A Cold Look At The State Of Malaysia Today

At a time when tempers are rising and we are being treated to a rather crude and vulgar display of verbal pyrotechnics and hammy acting on the part of pundits and politicians alike, it would pay to take some objective distance from the current sad state of Malaysian politics in order to stare at ourselves in the face and ask the important question: Why are we in the present state we find ourselves in today, and how did we get here?

By Farish A. Noor

As of last week Malaysia has entered the inglorious list of countries where inter-religious tensions have risen to the point where places of worship have been attacked. Notwithstanding the identity of the attackers concerned, and what could have possibly motivated their actions, the cost of these developments are high and perhaps even permanent, as Malaysia is now being unfavourably compared to countries like Pakistan, Bangladesh, India and Indonesia where temples, mosques and churches have been put to the torch. An appalling start to a new year and a new decade if there ever was one, and one that bodes ill for Malaysia’s ambitions to be regarded as a nation-state with some pretense of civility and development.

Nonetheless other commentators have reminded us to look beyond the fiery discourse and to identify the real economic-structural issues that continue to bedevil the nation. Others have called on Malaysians to remain steadfast in adhering to our principles of belief and not to show fear in the face of violent sectarian bigotry and hate-mongering.


Beyond these moot points however remain also real structural and material concerns that ought to be brought to our attention, and which make themselves readily visible as soon as we turn off our emotional buttons and analyse these developments with some degree of cold objectivity.

For a start, we need to look at the state of this nation-in-the-making and seriously ask ourselves if the Malaysian project can even be sustained in the face of such pressures. Now any historian will tell you that nations are neither historically determined nor are their existential status guaranteed or necessitated by the vagaries of history. There is nothing that determines the existential status of a nation save the wilfull desire on the part of its members to deliberately put it together and to collectively sustain the notion of a shared identity. No essentialist premises are there to serve as solid ground, no primordial attachments that can be defended by recourse to itself. Nations are composite and accidental entities and can only be sustained by those who are its members.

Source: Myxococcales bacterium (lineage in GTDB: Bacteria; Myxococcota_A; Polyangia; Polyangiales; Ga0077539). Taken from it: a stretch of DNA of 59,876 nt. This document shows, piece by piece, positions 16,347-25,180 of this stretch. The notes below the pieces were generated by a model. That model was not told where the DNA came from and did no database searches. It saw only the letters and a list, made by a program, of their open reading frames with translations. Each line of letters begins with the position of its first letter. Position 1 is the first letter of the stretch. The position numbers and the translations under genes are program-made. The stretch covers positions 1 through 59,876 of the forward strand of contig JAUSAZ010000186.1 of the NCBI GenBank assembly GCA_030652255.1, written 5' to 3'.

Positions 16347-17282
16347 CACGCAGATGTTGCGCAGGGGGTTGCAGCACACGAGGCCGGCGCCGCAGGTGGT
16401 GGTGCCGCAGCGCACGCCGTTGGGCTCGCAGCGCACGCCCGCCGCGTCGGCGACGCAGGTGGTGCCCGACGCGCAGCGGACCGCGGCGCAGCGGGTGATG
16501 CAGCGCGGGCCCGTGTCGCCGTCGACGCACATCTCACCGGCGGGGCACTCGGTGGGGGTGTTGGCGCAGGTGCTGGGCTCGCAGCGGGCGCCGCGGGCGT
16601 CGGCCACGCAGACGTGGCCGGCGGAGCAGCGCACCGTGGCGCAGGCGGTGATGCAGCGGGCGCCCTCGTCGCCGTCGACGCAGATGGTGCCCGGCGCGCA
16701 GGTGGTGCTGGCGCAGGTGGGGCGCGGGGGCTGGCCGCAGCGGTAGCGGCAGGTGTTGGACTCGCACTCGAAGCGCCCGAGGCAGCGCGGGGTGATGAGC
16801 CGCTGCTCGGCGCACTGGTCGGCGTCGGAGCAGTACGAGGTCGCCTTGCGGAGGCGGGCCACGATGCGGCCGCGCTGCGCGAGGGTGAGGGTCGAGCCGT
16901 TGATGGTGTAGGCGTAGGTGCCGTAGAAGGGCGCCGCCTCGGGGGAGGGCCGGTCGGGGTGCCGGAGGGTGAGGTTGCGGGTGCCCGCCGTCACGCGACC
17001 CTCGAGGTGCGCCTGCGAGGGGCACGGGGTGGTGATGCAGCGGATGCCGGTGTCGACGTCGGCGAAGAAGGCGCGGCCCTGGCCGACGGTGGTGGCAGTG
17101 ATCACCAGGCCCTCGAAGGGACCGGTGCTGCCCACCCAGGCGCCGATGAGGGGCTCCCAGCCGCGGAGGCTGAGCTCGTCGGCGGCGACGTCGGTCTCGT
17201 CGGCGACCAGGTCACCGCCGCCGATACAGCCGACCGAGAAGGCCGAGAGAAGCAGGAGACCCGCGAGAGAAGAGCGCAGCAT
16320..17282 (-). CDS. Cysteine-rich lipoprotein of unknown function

Yet looking at the state of Malaysian politics and society today, we see that all the feeble attempts to cobble together a Malaysian nation – be it in the name of ‘1Malaysia’, ‘Malaysian Malaysia’ or what have you, are being dashed against the hard rocks of sectarian communitarian interests that are short-sighted and being articulated by those who do not even believe that there can or should be a Malaysian nation that is complex and diverse in the first place. And to cap it off, our febrile attempts at injecting some degree of pluralism and complexity into the Malaysian story is one that stops short of narrow essentialist claims of communal solidarity and difference instead, be it on the basis of race/ethnicity, culture, language or religion.

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